EN Today: Badminton is cancelled
Unlike Horse Nation’s “Rolex is cancelled!” April Fool’s prank, this one is for real, due to flooding from torrential rains. John addresses the fallout.
Badminton main arena via @NickChubb
ESJ reported this morning that our sport’s largest event, the Badminton Horse Trials has been canceled due to the ground being, as Badminton organizers described, “totally waterlogged and partially flooded” from recent torrential rains. The bad weather is expected to continue this week so the decision was announced to cancel the event Monday morning. Horse and Hound reports that the last time Badminton was cancelled due to bad weather was in 1987. The event was also canceled due to weather in 1975 and 1966, and in 1963 the event was turned into a one-day.
The news has understandably shocked the equestrian world. As of 9:00am ET the Badminton website is still crashed and some major UK media outlets are carrying the story including the BBC. Bloomberg has even published the news. (Update: Now Yahoo!)
Badminton-bound US rider Colleen Rutledge has been blogging about the incredible rain in Great Britain here on EN and there were rumors at Rolex that the event might be in jeopardy, but the possibility of Badminton being actually being canceled seemed like such a long shot–canceling Badminton due to rain is like canceling an endurance race in the middle east due to dryness. But if you look at the pictures (here, here, here for example) you can see that the organizers had absolutely no choice.
The news itself–Badminton was canceled because it is flooded–is pretty cut and dry, pardon the pun. The implications are anything but, and there are more questions that answers at this point. Horses and riders were just one or two days away from shipping out to Badminton and now their entire spring has been disrupted. Needless to say, the fact that this is an Olympic year makes things even more complicated. A few major questions:
1) What happens to William Fox-Pitt’s quest for the Rolex Grand Slam? Winning the grand slam requires winning Badminton, Burghley, and Rolex in any consecutive order [USEF]. With $350,000 on the line, the answer of whether or not William can try again at Badminton next year or go try at Burghley or try at another competition is going to depend on how the Grand Slam contract is structured. Typically companies that host challenging contests with large payouts will buy insurance to cover the potential for having to pay, and my bet is that an insurance company would be less than forgiving when it comes to missing out on a chance to win $350,000 of their money, but that is complete speculation. Samantha tweeted earlier this morning “Discussed briefly the poss of Badminton cancellation w/ Rolex yesterday, it MUST be 3 different comps for the Grand Slam to be legitimate.”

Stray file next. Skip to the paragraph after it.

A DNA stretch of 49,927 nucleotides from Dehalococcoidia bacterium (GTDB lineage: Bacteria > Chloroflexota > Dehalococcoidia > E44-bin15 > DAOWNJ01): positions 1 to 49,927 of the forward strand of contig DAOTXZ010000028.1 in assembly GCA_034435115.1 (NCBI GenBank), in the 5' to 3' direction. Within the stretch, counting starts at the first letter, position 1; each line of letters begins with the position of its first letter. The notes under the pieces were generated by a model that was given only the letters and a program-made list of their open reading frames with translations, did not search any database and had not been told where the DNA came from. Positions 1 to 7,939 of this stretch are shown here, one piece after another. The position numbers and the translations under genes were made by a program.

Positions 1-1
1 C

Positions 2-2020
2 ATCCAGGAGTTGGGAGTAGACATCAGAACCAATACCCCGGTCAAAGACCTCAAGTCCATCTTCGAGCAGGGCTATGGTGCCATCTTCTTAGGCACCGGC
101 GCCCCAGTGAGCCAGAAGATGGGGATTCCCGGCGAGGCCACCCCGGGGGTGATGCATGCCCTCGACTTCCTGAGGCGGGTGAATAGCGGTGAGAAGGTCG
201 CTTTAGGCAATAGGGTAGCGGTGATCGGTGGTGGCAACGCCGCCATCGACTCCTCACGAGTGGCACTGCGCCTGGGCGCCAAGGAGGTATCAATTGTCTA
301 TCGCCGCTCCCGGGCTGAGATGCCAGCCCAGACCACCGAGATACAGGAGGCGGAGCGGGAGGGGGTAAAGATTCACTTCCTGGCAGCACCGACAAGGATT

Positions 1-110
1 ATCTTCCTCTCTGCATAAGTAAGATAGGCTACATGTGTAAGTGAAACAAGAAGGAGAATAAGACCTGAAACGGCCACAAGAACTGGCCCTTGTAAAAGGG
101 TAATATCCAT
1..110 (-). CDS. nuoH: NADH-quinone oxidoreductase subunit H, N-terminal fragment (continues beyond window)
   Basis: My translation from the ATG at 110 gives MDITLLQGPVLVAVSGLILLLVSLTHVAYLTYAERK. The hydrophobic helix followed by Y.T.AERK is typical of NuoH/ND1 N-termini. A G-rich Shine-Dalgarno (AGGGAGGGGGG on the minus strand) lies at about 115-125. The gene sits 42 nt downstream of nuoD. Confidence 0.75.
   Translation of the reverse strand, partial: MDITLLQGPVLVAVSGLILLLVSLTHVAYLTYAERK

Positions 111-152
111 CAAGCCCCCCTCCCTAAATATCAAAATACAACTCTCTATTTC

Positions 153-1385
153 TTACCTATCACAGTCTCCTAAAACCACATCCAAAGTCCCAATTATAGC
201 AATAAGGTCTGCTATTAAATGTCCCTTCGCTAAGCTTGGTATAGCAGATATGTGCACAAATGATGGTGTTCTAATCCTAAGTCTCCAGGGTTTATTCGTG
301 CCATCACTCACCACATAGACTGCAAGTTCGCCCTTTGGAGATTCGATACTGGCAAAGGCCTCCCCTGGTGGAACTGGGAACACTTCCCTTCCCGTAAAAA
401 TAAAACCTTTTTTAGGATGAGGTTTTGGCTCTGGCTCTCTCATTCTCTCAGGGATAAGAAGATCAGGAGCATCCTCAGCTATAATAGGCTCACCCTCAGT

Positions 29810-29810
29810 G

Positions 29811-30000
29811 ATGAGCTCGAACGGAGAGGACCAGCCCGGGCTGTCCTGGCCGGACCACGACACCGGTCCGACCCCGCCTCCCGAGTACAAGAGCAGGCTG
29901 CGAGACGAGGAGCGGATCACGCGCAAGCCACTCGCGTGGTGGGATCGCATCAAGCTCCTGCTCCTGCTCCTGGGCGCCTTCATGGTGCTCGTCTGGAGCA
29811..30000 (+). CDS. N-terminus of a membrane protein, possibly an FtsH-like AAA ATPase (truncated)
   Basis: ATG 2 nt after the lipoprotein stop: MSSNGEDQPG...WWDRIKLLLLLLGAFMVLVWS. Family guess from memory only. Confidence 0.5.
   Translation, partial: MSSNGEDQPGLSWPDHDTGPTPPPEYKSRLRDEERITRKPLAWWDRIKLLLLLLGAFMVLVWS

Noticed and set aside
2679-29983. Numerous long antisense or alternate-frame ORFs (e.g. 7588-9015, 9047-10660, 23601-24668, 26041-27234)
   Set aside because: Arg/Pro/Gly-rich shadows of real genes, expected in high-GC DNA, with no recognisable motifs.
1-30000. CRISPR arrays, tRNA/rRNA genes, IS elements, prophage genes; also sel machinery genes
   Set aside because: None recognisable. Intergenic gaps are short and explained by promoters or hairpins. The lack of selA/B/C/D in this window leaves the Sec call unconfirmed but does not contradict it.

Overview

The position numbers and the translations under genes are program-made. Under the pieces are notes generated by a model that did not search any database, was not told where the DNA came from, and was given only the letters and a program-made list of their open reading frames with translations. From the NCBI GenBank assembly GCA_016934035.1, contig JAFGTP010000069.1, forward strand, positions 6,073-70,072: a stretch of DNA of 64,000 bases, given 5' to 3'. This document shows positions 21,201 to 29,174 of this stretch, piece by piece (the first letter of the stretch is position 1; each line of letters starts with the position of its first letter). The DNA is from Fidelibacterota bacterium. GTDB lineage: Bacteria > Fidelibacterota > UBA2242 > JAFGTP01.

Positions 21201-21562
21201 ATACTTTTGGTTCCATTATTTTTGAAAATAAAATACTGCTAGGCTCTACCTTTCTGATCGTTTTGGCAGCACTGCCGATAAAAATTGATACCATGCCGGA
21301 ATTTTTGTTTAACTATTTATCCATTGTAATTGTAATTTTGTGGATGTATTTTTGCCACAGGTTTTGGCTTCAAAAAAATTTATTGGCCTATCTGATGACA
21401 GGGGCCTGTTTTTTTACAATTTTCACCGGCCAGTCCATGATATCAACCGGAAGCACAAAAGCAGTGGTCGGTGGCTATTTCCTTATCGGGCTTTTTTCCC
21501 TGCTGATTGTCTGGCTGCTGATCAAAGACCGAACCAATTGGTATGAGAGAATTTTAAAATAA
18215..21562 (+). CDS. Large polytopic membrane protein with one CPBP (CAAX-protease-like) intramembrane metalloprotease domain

Update: Pippa Cuckson writes for the Telegraph that it is likely the Rolex Grand Slam will roll to Burghley and that Rolex is expected to make an announcement later today. [Telegraph]
2) What do Colleen Rutledge and Shiraz do? Colleen has flown all the way to England to compete at Badminton and now she is left in the rain with a very talented horse and a refunded Badminton entry check. Colleen’s blog this morning summed things up–“AAAAUUUUGGG!!!! Lots more words, but none of them printable. Now, to figure out plan B.”
3) What do all of the pairs previously entered at Badminton do? The same weather than canceled Badminton is going to lead to numerous other event cancellations in England. The Saumur CCI***, May 17th to 20th in France, looks like the most likely backup plan at this point but Saumur can only host so many entries. Luhmuhlen is the only remaining CCI4* before the end of June. There are quite a few CCI3*’s over the next two months, but not a ton close to England. The aforementioned Saumur, Tattersalls in Ireland (end of May), and Bramham in England (mid June) look like the best options at this point and I expect events to add divisions to accommodate the badminton refugees.
4) What does this mean for the Olympics? It is important to remember that many of the top confirmed Olympics pairs were not planning on competing at Badminton. For one thing, it means that everyone who got around Rolex has the advantage over the Badminton hopefuls in that they have successfully completed a tough 4* this year. North America also appears to have a very strong remaining CCI3* regional calendar with Jersey Fresh and Bromont over the next 6 weeks.
Stay tuned for much more Badminton fallout as it develops.
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